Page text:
Milo is a boy who is bored with life. One day he comes home to find a toll booth in his room. Having nothing better to do, he gets in his toy car and drives through - only to emerge in a ... See full summary »
Gulliver washes ashore on Lilliput and attempts to prevent war between that tiny kingdom and its equally-miniscule rival, Blefiscu, as well as smooth the way for the romance between the ... See full summary »
Texas cattleman Opie Bedloe comes to Maine to visit his son Joe, a college instructor, and his wife Connie in the hopes of persuading Joe to give up his teaching career and come back to ... See full summary »
Chester Cricket gets trapped inside a picnic basket and transported from his home in Connecticut to the middle of New York City. Alone and lost, he meets up with Harry and Tucker, a cat and... See full summary »
A young Japanese boy climbs a mountain in search of a magic wizard. The youth finds the wizard, and is tutored by him. Reinforced with magic powers, the boy eventually fights, and defeats ... See full summary »
Milo is a boy who is bored with life. One day he comes home to find a toll booth in his room. Having nothing better to do, he gets in his toy car and drives through - only to emerge in a world full of adventure. Written by
Eric Sorensen <Eric_Sorensen@fc.mcps.k12.md.us>
This film was actually made in 1968 but due to MGM's financial problems and frequently changing management, the film was not heavily promoted. When it was released in 1970, it was not a box office success. See more »
When Milo meets the Which, she addresses him by name even though he never told her what it was. See more »
Everything's a big waste of time. When I'm in school, all I want to do is be out. When I'm not in school, I want to be someplace else. If only something could happen sometime. What's the use of subtracting turnips from turnips, or carrying a three, or knowing how to spell 'Feb-uary?' 'Feb-RU-ary.' Everything seems so impossible. Everybody says it's such a big, wonderful world. How come it seems so small, and kind of empty? There's no rhyme or reason to any of it.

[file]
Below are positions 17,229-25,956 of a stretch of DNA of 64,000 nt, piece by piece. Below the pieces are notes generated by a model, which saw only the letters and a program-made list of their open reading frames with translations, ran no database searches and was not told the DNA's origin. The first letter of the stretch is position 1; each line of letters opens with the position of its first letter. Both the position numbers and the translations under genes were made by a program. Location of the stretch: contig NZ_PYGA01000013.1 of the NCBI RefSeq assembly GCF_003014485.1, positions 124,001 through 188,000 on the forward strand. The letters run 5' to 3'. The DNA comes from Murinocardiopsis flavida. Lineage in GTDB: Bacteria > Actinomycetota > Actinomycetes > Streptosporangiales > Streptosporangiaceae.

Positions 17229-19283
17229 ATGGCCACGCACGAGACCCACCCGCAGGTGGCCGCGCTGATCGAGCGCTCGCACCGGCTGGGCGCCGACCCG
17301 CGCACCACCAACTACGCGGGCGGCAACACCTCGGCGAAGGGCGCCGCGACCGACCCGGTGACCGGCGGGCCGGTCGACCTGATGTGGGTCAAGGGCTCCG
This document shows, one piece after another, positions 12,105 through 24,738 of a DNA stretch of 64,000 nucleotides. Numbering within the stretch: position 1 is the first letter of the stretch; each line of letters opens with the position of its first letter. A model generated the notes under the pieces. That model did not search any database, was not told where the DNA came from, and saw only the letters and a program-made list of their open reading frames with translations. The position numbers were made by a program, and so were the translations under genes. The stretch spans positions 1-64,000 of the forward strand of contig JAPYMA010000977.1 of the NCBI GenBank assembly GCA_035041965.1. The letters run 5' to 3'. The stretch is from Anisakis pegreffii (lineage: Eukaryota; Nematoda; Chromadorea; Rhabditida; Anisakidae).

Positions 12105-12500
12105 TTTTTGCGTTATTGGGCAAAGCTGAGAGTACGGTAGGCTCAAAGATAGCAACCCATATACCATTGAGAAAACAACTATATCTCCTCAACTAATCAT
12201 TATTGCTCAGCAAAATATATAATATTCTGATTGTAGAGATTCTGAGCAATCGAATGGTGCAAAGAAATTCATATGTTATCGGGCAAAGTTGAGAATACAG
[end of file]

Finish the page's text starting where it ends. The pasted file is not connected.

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"No journey is valid without a proper destination..."
A youngster from San Francisco, bored with school and with time to kill, is offered an educational round-trip from a Phantom Tollbooth; he turns animated and takes a journey to the Castle in the Sky, where Rhyme and Reason have been banished by Dictionopolis and Digitopolis, the feuding worlds of words and numbers who each believe they are most important. Uneven animated feature (with live-action prologue and epilogue featuring Butch Patrick) is an erratic, but interesting adaptation of Norton Juster's book punctuated with musical interludes (and some odd "Wizard of Oz"-isms). Veteran animator Chuck Jones co-wrote the script and co-directed the animated sequences (the first, and last, cartoon effort from M-G-M). Jones makes a big mistake getting our young hero stuck in the Doldrums in the first act (there's no fascination in lethargy), but he picks up the pace soon after that. Digitopolis has a nifty look (and lively Hans Conried as the MathemaGician), and there's a lovely "conducted" sunset and an exciting race to the castle. The animation is alternately crude, clumsy, expressive, colorful, and routine, and the songs are an equally mixed lot (they're pleasant, if not especially catchy). Patrick has a marvelous deep voice for a little kid, but he isn't given anything clever to say; better are Conried, June Foray, and Mel Blanc in the voice-over department. Not too popular with child audiences at the time, this may have been a bit high-brow for the matinée crowds. If anything, the film has improved with time, and some of it is quite imaginative. **1/2 from ****
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